Penn State's most well known athletic cheer is "We are...Penn State." Typically, the students and cheerleaders shout, "We are," followed by a response of "Penn State" from the rest of the fans. By tradition, this is done three times, and followed by "Thank you..." "... You're welcome!"

{{wide image|BlueBandPano.jpg|1000px|alt=Beaver Stadium|Beaver Stadium}}

== Notable people ==

The list of eminent past and present individuals associated with Penn State—as alumni, faculty, and athletic staff—can be found in the [[list of Pennsylvania State University people]].

<gallery class="center" classes="center" mode="nolines">

File:Keegan-Michael Key Peabody 2014 (cropped).jpg|[[Keegan-Michael Key]], actor, comedian, writer

File:Ty Burrell 3 2014.jpg|[[Ty Burrell]], actor

File:Mark Parker - World Economic Forum 2008.jpg|[[Mark Parker]], former president-CEO of [[Nike, Inc]]

File:Steve McCurry (5824371040).jpg|[[Steve McCurry]], photographer, photographed the ''[[Afghan Girl]]''

File:Patricia Woertz - World Economic Forum Annual Meeting 2012.jpg|[[Patricia Woertz]], prominent businesswoman

File:Jef Raskin holding Canon Cat model.png|[[Jef Raskin]], human-computer interface expert, conceived [[Macintosh]] project at [[Apple, Inc]]

File:Jonathan Frakes Photo Op GalaxyCon Minneapolis 2019.jpg|[[Jonathan Frakes]], actor and director

File:Francisco Sagasti - 50727430858 (cropped).jpg|[[Francisco Sagasti]], interim President of Peru

File:Julius Epstein.jpg|[[Julius J. Epstein]], [[Academy Award]] winning screenwriter of ''[[Casablanca (film)|Casablanca]]''

File:Lara Spencer May 2014.jpg|[[Lara Spencer]], American co-anchor of ''[[Good Morning America]]''

File:Paul Berg in 1980.jpg|[[Paul Berg]], biochemist, [[Nobel Prize in Chemistry]] winner for research on nucleic acids

File:Jigme Thinley (cropped).jpg|[[Jigme Thinley]], former Prime Minister of [[Bhutan]]


== Alumni association ==

[[File:presidenthouse.jpg|thumb|right|upright|Former President's house, now adjoined to the Hintz Alumni Center]]

Established in 1870, nine years after the university's first commencement exercises, the Penn State Alumni Association has the stated mission "to connect alumni to the University and to each other, provide valuable benefits to members and support the University's mission of teaching, research, and service."<ref name="psaa mission">{{cite web|title=About the Penn State Alumni Association |url= |access-date=January 23, 2007 |publisher=Penn State Alumni Association |archive-date=January 23, 2007 |archive-url= |url-status=dead}}</ref> The Alumni Association supports a number of educational and extracurricular missions of Penn State through financial support and is the network that connects alumni through over 280 "alumni groups", many of which are designated based on geographical, academic, or professional affiliation.<ref name="psaa groups">{{cite web|title=Alumni Groups |url=|access-date=January 23, 2007|publisher=Penn State Alumni Association}}</ref>

{{as of|2010|July|1}}, the Alumni Association counts 496,969 members within the United States, with an additional 16,180 in countries around the globe.<ref>{{cite web|url=|title=At a Glance&nbsp;— Penn State Alumni Association||access-date=September 3, 2011}}</ref><ref>[].</ref> About half the United States alumni reside in Pennsylvania, primarily in the urban areas of [[Philadelphia]] (and the surrounding counties), the [[Pittsburgh]] Area and in the [[Centre County, Pennsylvania|Centre County]] region surrounding [[State College, Pennsylvania|State College]], although alumni can be found in every region of the country and abroad. About 34 percent of United States alumni and 21 percent of international alumni are members of the Alumni Association.<ref name="psaa membership snapshot">{{cite web|title=Alumni and Membership Snapshot|publisher=Penn State Alumni Association|access-date=January 23, 2007 |url=|work=Alumni Volunteer Update: September 2006|url-status=dead |archive-url=|archive-date=September 27, 2007}}</ref><ref name="psaa membership map">{{cite web|title=Penn State Alumni: Geographic Distribution and Membership Penetration Rates |url= |publisher=Penn State Alumni Association |access-date=January 23, 2007 |archive-url= |archive-date=January 17, 2007 |url-status=dead }}</ref> With membership totaling 176,426 as of FY2016, the Penn State Alumni Association is the largest dues-paying [[alumni association]] in the world, a distinction it has held since 1995.<ref name="psaa history">{{cite web |url=|title=Alumni Association Sourcebook 2016–17 | |publisher=Penn State Alumni Association|access-date=April 2, 2017}}</ref>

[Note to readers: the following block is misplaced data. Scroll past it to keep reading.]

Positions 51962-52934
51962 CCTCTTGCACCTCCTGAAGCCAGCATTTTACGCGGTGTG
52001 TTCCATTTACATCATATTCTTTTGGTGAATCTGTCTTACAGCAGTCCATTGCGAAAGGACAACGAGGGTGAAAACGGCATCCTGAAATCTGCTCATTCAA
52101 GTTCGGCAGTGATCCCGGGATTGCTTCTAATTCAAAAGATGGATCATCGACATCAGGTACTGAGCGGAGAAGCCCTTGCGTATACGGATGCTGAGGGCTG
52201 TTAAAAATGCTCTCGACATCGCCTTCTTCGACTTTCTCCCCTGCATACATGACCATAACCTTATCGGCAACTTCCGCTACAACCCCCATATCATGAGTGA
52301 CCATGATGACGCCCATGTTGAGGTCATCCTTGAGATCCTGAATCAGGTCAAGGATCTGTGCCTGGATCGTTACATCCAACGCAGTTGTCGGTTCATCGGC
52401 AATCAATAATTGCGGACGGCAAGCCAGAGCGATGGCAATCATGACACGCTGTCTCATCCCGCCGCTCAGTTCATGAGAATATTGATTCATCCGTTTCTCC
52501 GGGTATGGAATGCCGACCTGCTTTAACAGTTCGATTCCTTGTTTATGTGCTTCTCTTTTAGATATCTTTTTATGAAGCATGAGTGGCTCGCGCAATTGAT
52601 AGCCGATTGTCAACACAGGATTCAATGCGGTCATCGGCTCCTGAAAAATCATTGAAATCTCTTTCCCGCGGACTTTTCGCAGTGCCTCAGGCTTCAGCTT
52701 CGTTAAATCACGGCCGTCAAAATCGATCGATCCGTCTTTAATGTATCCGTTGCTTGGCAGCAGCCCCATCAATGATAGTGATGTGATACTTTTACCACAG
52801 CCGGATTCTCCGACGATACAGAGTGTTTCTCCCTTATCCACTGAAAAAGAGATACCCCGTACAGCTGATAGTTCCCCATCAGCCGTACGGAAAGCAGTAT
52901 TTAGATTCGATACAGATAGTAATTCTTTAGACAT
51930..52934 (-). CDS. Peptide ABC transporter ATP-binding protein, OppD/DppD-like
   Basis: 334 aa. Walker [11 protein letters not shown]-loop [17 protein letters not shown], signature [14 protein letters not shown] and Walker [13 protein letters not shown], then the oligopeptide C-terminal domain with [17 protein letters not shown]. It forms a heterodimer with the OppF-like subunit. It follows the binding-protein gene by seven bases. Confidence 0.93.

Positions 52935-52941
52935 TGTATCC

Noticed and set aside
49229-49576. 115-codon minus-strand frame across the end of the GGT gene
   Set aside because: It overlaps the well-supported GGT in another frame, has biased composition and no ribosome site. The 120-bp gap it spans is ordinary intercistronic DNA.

Since 2001, the university, along with all schools in the [[Big Ten Conference|Big Ten]], has participated in the "Big Ten Challenge" website, which is a "competitive" clearinghouse of alumni donation statistics for member schools. Results are tracked to determine a percentage of each school's alumni from the previous decade who gave to their alma mater each calendar year (during the 2005–2006 year, alumni donations from 1996 to 2005 were tallied). With the exception of 2005–2006, when Penn State fell to second behind [[Northwestern University]],<ref name="big ten challenge 2005">{{cite web|url= |title=2005–2006 Year-End Results |publisher=Big Ten GOLD Challenge |access-date=February 27, 2007 |archive-url= |archive-date=April 28, 2007 |url-status=dead}}</ref> Penn State has won the challenge each year since its inception.<ref name="big ten challenge 2004">{{cite web|url= |title=2004–2005 Year-End Results |publisher=Big Ten GOLD Challenge |access-date=February 27, 2007 |archive-url= |archive-date=April 28, 2007 |url-status=dead}}</ref><ref name="big ten challenge 2003">{{cite web|url= |title=2003–2004 Year-End Results |publisher=Big Ten GOLD Challenge |access-date=February 27, 2007 |archive-date=October 6, 2007 |archive-url= |url-status=dead}}</ref><ref name="big ten challenge 2002">{{cite web|url= |title=2002–2003 Year-End Results |publisher=Big Ten GOLD Challenge |access-date=February 27, 2007 |archive-date=April 28, 2007 |archive-url= |url-status=dead}}</ref><ref name="big ten challenge 2001">{{cite web|url= |title=2001–2002 Year-End Results |publisher=Big Ten GOLD Challenge |archive-url= |archive-date=April 28, 2007 |access-date=February 27, 2007 |url-status=dead}}</ref>

== See also ==


*[[Palmer Museum of Art]]

*[[List of colleges and universities in Pennsylvania]]


== References ==


== External links ==

  • {{Commonscatinline}}
  • {{Official website}}

*[ Penn State Athletics website]

  • {{Cite Collier's|wstitle=Pennsylvania State College|short=x}}
  • {{Cite NIE|wstitle=Pennsylvania State College|short=x}}

{{The Pennsylvania State University}}


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[[Category:Forestry education]]

[[Category:Land-grant universities and colleges]]

[[Category:State College, Pennsylvania]]

[[Category:Universities and colleges in Centre County, Pennsylvania]]

[[Category:Public universities and colleges in Pennsylvania| ]]